The Mac Pro 2013 forced me to upgrade, and that sucked. It was a big money sink much like jumping up to PCIe from PCI. However, the net value of that investment was that if the Mac Pro died, most of the Thunderbolt accessories (if not all, thanks to daisychaining) would transfer straight to a MacBook Pro. I’d keep my 4K monitoring, my RAID, my fibre, etc. I could keep working, perhaps with slightly compromised performance, but otherwise with the whole system intact. The point of the tiny workstation seemed very logical in this respect. For every G5 and Mac Pro owner who never used the optical audio, who never used a single card slot beyond the GPU (and there were a LOT of them, trust me), the people who didn’t add internal drives, they had all paid for the technologies to be present *in case* they needed them. The 2013 Mac Pro said “how about they pay for the important bit – the computer –  and they add whatever they want external to it”. The accessories will all carry over to the next model, the computer is just the brain of the system. And if you don’t need any fancy stuff, you’re not necessarily paying to have it added to the system.

Lately, I’ve been much less stressed as the arguments have popped up yet again about the demise of the Mac Pro. Honestly, if Apple discontinued it tomorrow I’d be a bit disappointed, but to me the iMac and MacBook Pro are fast becoming worthy alternatives. eGPUs have been demonstrated on MacBook Pros with only Thunderbolt 2 and showing MASSIVE performance improvements which I feel will further displace the market, as internal GPUs will become less and less critical for those who need power and will happily pay the cost of a box and a GTX 1080 to put it in. New advancements have also demonstrated mobile GPUs with near desktop performance, which is mind blowing. If Apple put a 6-8 core CPU in the iMac, it’s likely to be sitting above the performance of the 2013 Mac Pro, and perhaps even its successor if one exists. With this said though, Xeons generally support more PCI lanes and RAM, both of which are needed for a modern workstation.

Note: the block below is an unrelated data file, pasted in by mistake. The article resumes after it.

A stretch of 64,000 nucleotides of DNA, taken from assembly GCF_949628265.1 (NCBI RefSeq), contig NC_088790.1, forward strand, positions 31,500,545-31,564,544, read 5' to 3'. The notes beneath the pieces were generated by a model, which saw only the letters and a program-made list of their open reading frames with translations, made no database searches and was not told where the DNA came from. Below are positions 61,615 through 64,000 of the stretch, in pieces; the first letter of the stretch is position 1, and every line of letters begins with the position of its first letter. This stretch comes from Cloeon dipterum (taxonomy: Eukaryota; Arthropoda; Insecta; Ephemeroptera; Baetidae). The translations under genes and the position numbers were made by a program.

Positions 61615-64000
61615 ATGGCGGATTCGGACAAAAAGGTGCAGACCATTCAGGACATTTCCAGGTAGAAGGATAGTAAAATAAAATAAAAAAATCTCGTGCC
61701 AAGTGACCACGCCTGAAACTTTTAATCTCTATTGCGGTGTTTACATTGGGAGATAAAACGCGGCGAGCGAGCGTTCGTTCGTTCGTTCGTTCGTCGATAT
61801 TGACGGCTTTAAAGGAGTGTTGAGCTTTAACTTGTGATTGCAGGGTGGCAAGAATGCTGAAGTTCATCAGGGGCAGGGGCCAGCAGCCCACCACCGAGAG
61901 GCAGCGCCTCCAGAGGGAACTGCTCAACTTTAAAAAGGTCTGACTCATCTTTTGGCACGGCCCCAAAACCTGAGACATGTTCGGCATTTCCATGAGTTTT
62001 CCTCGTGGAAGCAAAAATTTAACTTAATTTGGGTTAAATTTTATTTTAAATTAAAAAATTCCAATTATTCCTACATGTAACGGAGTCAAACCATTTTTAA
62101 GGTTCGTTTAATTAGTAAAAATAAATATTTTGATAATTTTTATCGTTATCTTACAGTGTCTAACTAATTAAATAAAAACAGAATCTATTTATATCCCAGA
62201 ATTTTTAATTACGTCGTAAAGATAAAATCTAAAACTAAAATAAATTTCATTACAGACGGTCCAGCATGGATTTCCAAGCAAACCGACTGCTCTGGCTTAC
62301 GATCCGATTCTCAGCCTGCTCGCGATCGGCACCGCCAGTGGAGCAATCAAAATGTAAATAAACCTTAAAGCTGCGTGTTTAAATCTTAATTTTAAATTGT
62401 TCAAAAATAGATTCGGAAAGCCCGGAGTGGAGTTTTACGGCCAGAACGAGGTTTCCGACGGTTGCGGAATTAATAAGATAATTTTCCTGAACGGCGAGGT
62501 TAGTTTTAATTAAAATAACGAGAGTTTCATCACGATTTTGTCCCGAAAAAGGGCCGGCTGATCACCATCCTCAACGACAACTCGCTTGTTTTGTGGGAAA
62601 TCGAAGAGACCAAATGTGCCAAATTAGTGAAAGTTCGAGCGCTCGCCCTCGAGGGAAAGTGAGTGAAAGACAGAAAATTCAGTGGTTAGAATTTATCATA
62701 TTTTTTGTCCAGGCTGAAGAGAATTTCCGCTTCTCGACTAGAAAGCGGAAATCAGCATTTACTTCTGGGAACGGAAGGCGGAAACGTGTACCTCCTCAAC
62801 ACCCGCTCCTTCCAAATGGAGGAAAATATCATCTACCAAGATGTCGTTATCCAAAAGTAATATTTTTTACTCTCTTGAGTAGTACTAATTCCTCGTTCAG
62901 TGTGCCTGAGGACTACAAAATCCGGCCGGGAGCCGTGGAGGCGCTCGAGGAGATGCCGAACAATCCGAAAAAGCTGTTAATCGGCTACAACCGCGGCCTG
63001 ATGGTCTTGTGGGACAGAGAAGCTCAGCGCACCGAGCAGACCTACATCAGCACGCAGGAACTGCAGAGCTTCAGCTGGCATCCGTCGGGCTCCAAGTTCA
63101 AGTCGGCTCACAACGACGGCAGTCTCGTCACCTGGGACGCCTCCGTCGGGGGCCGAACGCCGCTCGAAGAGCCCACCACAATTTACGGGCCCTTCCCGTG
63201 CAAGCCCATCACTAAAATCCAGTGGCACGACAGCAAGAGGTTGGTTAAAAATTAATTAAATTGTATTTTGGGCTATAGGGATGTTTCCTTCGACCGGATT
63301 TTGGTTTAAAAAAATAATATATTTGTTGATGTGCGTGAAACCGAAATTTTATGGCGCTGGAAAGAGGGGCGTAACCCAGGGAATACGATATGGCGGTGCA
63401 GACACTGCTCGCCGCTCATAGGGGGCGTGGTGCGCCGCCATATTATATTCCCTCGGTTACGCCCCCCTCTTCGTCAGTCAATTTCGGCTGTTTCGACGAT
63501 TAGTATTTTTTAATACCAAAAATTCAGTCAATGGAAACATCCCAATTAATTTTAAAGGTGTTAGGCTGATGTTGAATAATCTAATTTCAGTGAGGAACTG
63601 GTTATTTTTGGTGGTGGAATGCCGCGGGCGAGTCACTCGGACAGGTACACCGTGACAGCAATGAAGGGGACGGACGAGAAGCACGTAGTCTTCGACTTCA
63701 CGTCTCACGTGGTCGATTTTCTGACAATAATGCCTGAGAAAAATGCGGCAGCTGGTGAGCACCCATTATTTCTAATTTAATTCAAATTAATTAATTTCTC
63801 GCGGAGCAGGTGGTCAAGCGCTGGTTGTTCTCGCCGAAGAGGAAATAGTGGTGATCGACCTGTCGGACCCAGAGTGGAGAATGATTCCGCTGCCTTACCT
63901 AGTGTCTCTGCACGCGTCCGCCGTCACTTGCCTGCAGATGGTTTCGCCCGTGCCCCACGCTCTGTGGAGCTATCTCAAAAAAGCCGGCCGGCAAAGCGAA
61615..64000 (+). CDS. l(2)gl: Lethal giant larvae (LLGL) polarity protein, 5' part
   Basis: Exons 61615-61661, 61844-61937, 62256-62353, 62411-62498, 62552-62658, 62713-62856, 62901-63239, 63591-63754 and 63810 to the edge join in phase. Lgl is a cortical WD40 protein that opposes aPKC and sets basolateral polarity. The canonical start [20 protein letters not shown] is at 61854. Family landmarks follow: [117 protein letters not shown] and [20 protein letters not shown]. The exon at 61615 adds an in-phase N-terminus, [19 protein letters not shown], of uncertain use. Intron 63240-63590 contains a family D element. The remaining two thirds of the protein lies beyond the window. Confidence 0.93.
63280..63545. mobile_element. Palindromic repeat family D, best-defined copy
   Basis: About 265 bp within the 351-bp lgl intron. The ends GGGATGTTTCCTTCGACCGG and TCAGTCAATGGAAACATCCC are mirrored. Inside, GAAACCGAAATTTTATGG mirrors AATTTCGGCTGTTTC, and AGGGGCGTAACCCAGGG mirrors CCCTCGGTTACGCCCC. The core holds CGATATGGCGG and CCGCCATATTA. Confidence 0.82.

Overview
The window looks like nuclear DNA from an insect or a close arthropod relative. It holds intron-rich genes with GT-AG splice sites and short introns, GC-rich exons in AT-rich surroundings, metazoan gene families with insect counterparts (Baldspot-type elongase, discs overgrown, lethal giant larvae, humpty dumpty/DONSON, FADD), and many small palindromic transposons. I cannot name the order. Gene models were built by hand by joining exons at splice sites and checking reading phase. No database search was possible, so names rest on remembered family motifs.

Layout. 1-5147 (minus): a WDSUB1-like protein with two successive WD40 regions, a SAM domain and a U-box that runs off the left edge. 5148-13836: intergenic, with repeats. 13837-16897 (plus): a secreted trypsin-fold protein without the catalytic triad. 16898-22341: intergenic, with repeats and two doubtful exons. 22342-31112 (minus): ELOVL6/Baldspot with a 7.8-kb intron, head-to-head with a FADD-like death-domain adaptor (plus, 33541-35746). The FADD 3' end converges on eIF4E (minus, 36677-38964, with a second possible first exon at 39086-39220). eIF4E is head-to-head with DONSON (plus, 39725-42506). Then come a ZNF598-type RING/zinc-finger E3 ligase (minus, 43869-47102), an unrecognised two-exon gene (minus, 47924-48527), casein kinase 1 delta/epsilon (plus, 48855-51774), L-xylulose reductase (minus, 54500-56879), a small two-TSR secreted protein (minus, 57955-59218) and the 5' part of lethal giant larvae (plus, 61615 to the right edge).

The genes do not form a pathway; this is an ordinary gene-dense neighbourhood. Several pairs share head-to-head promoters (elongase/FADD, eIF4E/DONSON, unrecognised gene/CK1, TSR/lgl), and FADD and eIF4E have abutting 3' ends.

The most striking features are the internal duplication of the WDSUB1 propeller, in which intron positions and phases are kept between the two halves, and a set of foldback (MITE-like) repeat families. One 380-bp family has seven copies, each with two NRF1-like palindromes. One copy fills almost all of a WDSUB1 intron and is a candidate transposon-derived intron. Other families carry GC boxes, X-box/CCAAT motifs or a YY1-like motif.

I think there’s a place in the world for a new New Mac Pro. But I also don’t think its the end of the world if Apple don’t ship one. As a working pro, I’d be disappointed, but more and more you read stories of those who got sick of waiting and moved to the iMac, and haven’t looked back. eGPU has the chance to further change that by giving the massive parallel processing offered by high end GPUs to any Mac, from the mini to the MacBook Pro and the iMac, and even the Mac Pro. I think this is a classic case of Apple skating to where the puck is going – a play for a world where the workstation is a brick with a powerful CPU and enough GPU to get by, and where a user can mix and match components externally rather than internally, which can be significantly more flexible than using PCIe cards. Whether Apple discontinues the Mac Pro remains to be seen, but lets all remember the same conversation was had about the Mac Pro 2010 (“which was really realeased in 2009!“) just before the 2013 Mac Pro was announced. At that time, in some big post houses, people were sharing photos of the Mac Pro 2006 models they were working on, coupled with discussion about how their employer had no interest in upgrading. Chances are, a lot of those 2006 Mac Pros are still chugging away in Avid and FCP7, cutting proxies and never skipping a beat.

It could be that Apple just thinks the truck has a few years of life in it and doesn’t need a yearly refresh. Maybe three years is the right amount of time. I just cut a 4K feature length doc on mine and it’s doing just fine, so maybe there really isn’t any rush.